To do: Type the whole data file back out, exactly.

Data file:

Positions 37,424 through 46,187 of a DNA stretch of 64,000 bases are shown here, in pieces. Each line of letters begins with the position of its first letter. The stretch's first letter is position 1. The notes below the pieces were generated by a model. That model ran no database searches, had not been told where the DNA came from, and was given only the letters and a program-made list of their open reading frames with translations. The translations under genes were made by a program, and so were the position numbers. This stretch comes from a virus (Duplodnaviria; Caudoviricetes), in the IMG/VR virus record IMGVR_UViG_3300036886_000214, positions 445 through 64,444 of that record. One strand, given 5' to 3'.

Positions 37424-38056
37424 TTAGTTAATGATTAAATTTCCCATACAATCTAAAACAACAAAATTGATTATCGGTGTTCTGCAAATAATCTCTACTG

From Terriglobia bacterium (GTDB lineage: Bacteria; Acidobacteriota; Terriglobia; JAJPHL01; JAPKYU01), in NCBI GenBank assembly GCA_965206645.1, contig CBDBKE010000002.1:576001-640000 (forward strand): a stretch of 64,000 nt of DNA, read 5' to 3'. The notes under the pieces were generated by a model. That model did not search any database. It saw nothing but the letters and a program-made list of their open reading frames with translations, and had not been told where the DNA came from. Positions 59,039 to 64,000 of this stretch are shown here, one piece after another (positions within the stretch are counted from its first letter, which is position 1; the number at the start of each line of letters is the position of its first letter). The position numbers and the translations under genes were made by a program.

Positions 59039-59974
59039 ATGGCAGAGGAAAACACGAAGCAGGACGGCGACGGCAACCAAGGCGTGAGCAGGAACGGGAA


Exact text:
Positions 37,424 through 46,187 of a DNA stretch of 64,000 bases are shown here, in pieces. Each line of letters begins with the position of its first letter. The stretch's first letter is position 1. The notes below the pieces were generated by a model. That model ran no database searches, had not been told where the DNA came from, and was given only the letters and a program-made list of their open reading frames with translations. The translations under genes were made by a program, and so were the position numbers. This stretch comes from a virus (Duplodnaviria; Caudoviricetes), in the IMG/VR virus record IMGVR_UViG_3300036886_000214, positions 445 through 64,444 of that record. One strand, given 5' to 3'.

Positions 37424-38056
37424 TTAGTTAATGATTAAATTTCCCATACAATCTAAAACAACAAAATTGATTATCGGTGTTCTGCAAATAATCTCTACTG

From Terriglobia bacterium (GTDB lineage: Bacteria; Acidobacteriota; Terriglobia; JAJPHL01; JAPKYU01), in NCBI GenBank assembly GCA_965206645.1, contig CBDBKE010000002.1:576001-640000 (forward strand): a stretch of 64,000 nt of DNA, read 5' to 3'. The notes under the pieces were generated by a model. That model did not search any database. It saw nothing but the letters and a program-made list of their open reading frames with translations, and had not been told where the DNA came from. Positions 59,039 to 64,000 of this stretch are shown here, one piece after another (positions within the stretch are counted from its first letter, which is position 1; the number at the start of each line of letters is the position of its first letter). The position numbers and the translations under genes were made by a program.

Positions 59039-59974
59039 ATGGCAGAGGAAAACACGAAGCAGGACGGCGACGGCAACCAAGGCGTGAGCAGGAACGGGAA